At the moment, we have registered as a core group of about 21 members. We have to raise money, make a programme, get all this in place, then we will open it up for membership.

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The IFFK has a section called ‘With Her’ wherein films by male directors on female protagonists from the 20th century are being screened. Why focus on the 20th century?

It’s very complex. After the 20th century there have been many many films on women. But there is a questionability about these films. Also the fact is that we do packages that are historically important. It’s important to revive the memory that even though Malayalam cinema is considered patriarchal, there have been landmark films that have focused on women. Also, I think that is the purpose of film festivals: reviving, writing history. So if that history is not told, it’s (festival) incomplete.

The Kazhcha Indie Film Festival organizers say that IFFK does not provide an equal platform for indie filmmakers.

I think that is totally untrue. You know, it also (depends on) your definition of independent. The definition of independent, as far as I am concerned, is not only in process, but also in content. And most of the films that were chosen are films that have tried to push the envelope in terms of how they tell a story, the techniques they use, the narratives, etc. So there are some films like that.

There are films (in IFFK) that have been made very independently. Both the films in competition (section), Aedan and Randuper, are made independently. Both films are made in a very small budget. So the narrative is not true that we are only promoting big budget films. We, in fact, also invited S Durga and they chose not to come to the festival. If you look at our Indian Cinema Now section, there is no big film. You look at Goa (International Film Festival of India), Mumbai Film Festival. We are much more inclined, but we do not deny that the mainstream has interesting work too.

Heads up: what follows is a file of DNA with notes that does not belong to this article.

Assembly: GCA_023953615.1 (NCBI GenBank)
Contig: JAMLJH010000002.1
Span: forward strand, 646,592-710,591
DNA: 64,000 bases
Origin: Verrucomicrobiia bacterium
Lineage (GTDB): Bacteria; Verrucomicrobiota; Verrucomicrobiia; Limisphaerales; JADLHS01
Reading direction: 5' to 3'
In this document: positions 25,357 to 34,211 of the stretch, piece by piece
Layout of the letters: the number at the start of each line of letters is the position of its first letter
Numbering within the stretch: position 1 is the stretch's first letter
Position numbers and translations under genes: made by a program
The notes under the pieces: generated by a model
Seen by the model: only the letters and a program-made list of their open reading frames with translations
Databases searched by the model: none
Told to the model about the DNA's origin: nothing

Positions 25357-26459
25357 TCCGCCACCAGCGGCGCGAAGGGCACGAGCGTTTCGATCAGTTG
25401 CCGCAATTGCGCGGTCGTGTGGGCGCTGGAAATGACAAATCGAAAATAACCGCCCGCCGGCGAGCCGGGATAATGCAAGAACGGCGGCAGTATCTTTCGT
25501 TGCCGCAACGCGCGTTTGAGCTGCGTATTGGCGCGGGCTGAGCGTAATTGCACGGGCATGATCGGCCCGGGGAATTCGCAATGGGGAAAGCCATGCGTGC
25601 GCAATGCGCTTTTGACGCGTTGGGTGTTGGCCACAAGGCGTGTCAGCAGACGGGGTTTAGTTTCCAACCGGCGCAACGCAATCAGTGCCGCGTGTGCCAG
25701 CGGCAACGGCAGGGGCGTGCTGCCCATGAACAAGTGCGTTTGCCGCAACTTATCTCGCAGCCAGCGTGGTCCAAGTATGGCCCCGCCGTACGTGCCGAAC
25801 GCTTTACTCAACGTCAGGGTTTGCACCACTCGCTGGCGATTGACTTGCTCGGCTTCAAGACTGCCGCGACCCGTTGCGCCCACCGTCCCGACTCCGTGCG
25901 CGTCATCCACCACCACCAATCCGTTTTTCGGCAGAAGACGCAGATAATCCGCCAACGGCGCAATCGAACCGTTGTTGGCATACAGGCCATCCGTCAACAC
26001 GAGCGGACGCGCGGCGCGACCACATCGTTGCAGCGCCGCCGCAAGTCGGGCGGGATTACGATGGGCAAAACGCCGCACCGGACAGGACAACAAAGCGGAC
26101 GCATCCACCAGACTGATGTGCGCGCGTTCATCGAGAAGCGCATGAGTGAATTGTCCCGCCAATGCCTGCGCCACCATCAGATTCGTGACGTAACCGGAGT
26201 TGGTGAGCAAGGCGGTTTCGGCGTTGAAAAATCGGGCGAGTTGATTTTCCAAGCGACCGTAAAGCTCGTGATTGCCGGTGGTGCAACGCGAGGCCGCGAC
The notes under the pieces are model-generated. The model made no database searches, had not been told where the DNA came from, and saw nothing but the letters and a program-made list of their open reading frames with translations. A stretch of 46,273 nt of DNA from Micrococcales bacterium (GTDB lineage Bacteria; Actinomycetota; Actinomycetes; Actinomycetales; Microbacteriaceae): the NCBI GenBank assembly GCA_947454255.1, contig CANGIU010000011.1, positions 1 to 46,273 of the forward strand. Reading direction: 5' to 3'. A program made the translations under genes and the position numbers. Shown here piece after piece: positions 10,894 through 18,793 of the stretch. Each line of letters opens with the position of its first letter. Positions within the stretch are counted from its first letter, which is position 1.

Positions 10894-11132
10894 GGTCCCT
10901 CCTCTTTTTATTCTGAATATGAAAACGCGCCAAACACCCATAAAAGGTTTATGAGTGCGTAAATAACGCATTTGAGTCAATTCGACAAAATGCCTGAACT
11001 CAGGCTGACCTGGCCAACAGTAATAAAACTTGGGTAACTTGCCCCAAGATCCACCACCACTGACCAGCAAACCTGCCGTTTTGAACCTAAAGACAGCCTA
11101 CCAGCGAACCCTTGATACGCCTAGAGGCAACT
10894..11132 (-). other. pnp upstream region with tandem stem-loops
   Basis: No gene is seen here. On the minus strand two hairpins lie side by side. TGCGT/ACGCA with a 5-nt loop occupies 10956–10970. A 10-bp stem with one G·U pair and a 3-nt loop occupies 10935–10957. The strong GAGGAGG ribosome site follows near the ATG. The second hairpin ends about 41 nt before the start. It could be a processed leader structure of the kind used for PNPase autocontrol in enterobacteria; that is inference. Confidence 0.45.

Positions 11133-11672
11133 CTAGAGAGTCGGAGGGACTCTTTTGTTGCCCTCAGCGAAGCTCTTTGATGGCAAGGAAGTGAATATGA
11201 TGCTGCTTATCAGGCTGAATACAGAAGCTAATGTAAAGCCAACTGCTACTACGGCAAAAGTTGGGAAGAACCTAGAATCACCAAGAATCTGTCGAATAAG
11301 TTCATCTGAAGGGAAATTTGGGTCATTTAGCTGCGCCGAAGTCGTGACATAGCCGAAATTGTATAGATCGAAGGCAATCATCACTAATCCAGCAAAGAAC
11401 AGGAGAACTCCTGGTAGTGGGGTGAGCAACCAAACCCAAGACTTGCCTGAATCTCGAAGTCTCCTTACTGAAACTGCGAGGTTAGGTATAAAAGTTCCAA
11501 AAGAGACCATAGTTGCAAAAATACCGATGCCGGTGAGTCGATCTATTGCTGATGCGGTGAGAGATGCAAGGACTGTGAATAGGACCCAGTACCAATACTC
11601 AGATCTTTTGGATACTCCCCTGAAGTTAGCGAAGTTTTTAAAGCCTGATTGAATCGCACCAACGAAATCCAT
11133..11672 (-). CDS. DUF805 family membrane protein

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There is a confusion over the necessity to have a censor board certificate when it comes to screening of films at film festivals...

Either you have a certificate or you don’t. If you don’t have a certification, the academy or the person running the festival applies to the I&B ministry (information and broadcasting ministry) and they give you permission, saying within these seven days you are allowed to screen the film. We can’t show it again anywhere else. It is called an exemption from certification for that period.

Now, take S Durga for example. If they had a censor board certificate we would have shown it as a special screening. They didn’t have it. And we have to apply for the exemption within a period of time. We didn’t have the time to apply. There is no way we can show a film without either the exemption or the censor certificate. This happened with Nude. Yesterday's (10 December) screening of the film was cancelled. Today if they don’t have the certificate, that screening will be cancelled too.

Currently, the Padmavati row is huge in Mumbai. Kerala is one of the states that has remained silent on the issue.

Padmavati doesn’t affect us. We would never want to be a part of that debate, I would say. Let the film be released, let it be seen by people who want to, let it not be seen by people who don’t want to. I am completely of that opinion. Watch the film if you like it, if you don’t like it don’t watch it. But to make offensiveness the criteria for release is not right.